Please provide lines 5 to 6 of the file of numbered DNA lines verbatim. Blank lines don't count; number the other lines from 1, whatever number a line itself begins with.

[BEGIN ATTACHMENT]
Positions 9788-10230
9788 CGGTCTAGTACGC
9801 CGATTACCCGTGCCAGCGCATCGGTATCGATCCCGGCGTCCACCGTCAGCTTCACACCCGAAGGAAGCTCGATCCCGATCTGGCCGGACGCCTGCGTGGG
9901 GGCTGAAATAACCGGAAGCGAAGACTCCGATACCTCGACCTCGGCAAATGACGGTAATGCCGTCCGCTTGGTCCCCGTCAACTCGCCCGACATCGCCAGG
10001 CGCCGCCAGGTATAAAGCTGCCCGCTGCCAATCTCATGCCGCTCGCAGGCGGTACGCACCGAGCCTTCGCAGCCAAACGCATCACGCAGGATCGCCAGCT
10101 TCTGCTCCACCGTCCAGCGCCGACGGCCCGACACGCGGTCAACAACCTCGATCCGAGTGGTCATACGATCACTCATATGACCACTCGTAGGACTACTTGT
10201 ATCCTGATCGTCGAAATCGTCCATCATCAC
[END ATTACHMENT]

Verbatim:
10001 CGCCGCCAGGTATAAAGCTGCCCGCTGCCAATCTCATGCCGCTCGCAGGCGGTACGCACCGAGCCTTCGCAGCCAAACGCATCACGCAGGATCGCCAGCT
10101 TCTGCTCCACCGTCCAGCGCCGACGGCCCGACACGCGGTCAACAACCTCGATCCGAGTGGTCATACGATCACTCATATGACCACTCGTAGGACTACTTGT